September 12

What was advertised in a colonial American newspaper 250 years ago today?

Sep 12 - 9:12:1767 Providence Gazette
Providence Gazette (September 12, 1767).

The useful and necessary Business of Printing in this Town.”

Throughout the eighteenth century, printers regularly turned to the pages of their own newspapers to insert notices calling on subscribers (and sometimes advertisers) to settle their accounts by paying their overdue bills. Printers often accompanied these reminders with threats to sue recalcitrant subscribers who did not respond.

Sarah Goddard and Company took a different approach when they called on “all those who have not yet settled for the last Year’s Papers.” First, they extended their “most sincere Thanks” to all subscribers, but then lauded the “Example of those who have already paid.” The printers pointed to them as role models to emulate; in so doing, they also implicitly shamed their counterparts who had not yet paid.

In addition, Goddard and Company suggested that the future of their printing business depended on settling accounts, yet it was not only their own livelihood at stake. Instead, the entire community benefitted from the “useful and necessary Business of Printing” undertaken by Goddard and Company. They positioned the Providence Gazette, revived thirteen months earlier after a hiatus that had lasted more than a year, as a public service, one that had met with great approval. More than just a service, the printers proclaimed that their newspaper was “absolutely necessary for many of the most useful Members of Society amongst us.”

Goddard and Company could have wheedled subscribers and threatened legal action. Instead, they asked readers to consider the benefits associated with the continuation of the Providence Gazette. They anticipated that such idealistic appeals would “enduce all our former Subscribers” to renew their commitment to the publication through a “Continuance of their past Favors.” They also expected this argument to convince others who had not previously subscribed to “encourage this Work.” Rather than inserting an ugly admonition, Goddard and Company challenged the community to provide “ready Assistance” and join in common cause in “promoting the Growth and extending the Progress of our Gazette” for the benefit of its printers and readers alike.

July 10

What was advertised in a colonial American newspaper 250 years ago today?

Jul 10 - 7:10:1767 New-Hampshire Gazette
New-Hampshire Gazette (July 10, 1767).

“All Persons, who send Advertisements to this Press, would at the same Time send pay with them.”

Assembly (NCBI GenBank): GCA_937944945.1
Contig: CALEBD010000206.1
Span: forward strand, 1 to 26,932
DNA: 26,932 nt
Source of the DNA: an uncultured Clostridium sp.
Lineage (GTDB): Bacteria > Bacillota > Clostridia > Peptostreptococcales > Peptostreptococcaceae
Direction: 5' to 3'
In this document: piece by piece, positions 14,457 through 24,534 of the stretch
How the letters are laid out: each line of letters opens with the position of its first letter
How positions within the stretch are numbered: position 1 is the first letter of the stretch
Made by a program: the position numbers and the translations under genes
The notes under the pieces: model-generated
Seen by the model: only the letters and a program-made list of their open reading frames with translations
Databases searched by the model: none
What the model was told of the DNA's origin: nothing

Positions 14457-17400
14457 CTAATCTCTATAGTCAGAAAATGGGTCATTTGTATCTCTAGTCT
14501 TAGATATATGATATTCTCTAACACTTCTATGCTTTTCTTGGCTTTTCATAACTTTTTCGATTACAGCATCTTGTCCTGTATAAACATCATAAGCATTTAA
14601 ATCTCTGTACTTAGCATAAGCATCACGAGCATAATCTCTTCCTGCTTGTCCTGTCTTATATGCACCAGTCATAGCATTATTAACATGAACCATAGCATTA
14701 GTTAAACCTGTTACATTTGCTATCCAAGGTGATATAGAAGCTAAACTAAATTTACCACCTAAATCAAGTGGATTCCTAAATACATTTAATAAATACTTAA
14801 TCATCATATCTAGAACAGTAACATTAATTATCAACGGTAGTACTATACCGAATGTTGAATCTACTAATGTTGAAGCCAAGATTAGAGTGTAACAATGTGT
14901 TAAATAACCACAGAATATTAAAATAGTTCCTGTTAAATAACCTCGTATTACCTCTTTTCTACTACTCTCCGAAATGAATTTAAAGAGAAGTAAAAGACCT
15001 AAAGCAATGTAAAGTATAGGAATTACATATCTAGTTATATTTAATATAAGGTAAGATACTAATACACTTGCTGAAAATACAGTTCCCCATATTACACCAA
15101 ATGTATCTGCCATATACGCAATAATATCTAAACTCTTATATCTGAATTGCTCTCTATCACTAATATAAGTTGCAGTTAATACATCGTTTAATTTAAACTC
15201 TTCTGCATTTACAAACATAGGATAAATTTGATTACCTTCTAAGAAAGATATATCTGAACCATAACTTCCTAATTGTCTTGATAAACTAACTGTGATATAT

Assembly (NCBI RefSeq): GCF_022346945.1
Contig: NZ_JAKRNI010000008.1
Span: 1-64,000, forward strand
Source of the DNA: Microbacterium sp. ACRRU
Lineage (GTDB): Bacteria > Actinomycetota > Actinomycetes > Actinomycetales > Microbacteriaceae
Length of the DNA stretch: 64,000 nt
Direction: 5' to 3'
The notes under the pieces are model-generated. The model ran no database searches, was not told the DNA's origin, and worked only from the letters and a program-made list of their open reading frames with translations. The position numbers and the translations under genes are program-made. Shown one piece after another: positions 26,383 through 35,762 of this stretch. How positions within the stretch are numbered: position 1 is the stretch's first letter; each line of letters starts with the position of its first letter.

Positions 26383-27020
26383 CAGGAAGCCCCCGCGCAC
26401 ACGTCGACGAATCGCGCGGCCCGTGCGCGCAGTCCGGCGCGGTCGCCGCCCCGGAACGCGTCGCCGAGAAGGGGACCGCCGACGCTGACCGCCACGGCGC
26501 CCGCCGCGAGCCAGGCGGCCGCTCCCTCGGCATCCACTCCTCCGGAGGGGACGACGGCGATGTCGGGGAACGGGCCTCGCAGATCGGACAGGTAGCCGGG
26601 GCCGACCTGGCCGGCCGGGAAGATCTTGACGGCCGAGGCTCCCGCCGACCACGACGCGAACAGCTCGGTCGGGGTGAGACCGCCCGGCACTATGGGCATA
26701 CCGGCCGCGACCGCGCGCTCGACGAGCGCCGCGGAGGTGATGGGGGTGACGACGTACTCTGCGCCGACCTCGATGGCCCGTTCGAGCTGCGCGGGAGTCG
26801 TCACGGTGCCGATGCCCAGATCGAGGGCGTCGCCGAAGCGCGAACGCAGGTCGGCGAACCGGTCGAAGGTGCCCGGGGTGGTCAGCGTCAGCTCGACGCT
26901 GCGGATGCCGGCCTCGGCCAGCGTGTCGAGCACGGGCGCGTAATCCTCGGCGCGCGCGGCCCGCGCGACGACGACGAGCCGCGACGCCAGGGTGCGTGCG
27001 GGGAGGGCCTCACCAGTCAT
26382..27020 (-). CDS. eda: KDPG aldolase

Daniel Fowle and Robert Fowle inserted this notice in the final column of the July 10, 1767, issue of the New-Hampshire Gazette. In it, they instructed that “all Persons, who send Advertisements to this Press” should “at the same Time send pay with them.” In making this request, the Fowles addressed two common questions about eighteenth-century newspaper advertising. Who wrote the advertisements? Did printers make money from advertising?

By comparing text and typography in advertisements published in multiple newspapers, it appears that advertisers wrote the copy and printers took primary responsibility for format and layout (though some exceptional advertisers also participated in designing the visual aspects of their own notices). The Fowles seem to confirm that advertisers composed the text, though they do not address the question of layout. Advertisers possibly sent along instructions, though the printers would have preferred payment instead.

This notice does not definitively answer whether advertising turned profits for printers, but it does cast light on some of their standard practices and challenges. The Fowles threatened not to insert any advertisements delivered without payment. They were “determined not to Charge any more” because extending credit was more hassle than it was worth. They had learned through unfortunate experience “the Trouble of keeping a great number of small Accounts which but few ever think worth Discharging.”

Historians of eighteenth-century printers have long argued that newspapers did not make money from subscriptions, that profits derived from advertising. This notice, however, suggests that in some cases – or “a great number” of cases, to borrow the Fowles’ phrase – advertising was no more likely to turn a profit than selling subscriptions. Colonists purchased advertising on credit, just as they participated in the consumer revolution by buying on credit. Sometimes they paid in a timely manner, but, if the Fowles were to be believed, quite often they were delinquent in settling their accounts. Historians of print culture cannot assume that advertisements published in eighteenth-century newspapers always generated revenues for the printers.

April 4

GUEST CURATOR: Megan Watts

What was advertised in a colonial American newspaper 250 years ago today?

Apr 4 - 4:4:1767 Providence Gazette
Providence Gazette (April 4, 1767).

“Said OLNEY has a few goods remaining yet unsold, which he will sell cheap for cash.”

I chose this advertisement because it piqued my interest. Despite the short nature of the consumer portion it reminded me of something important. Throughout navigating newspapers and collecting advertisements I have seen plenty of advertisements that talked about selling for cash or making deals with good credit. But one thing I never really thought about was the actual currency of colonial America. What was this cash? Was there a uniform currency accepted throughout all the colonies? Was money mostly coins or paper?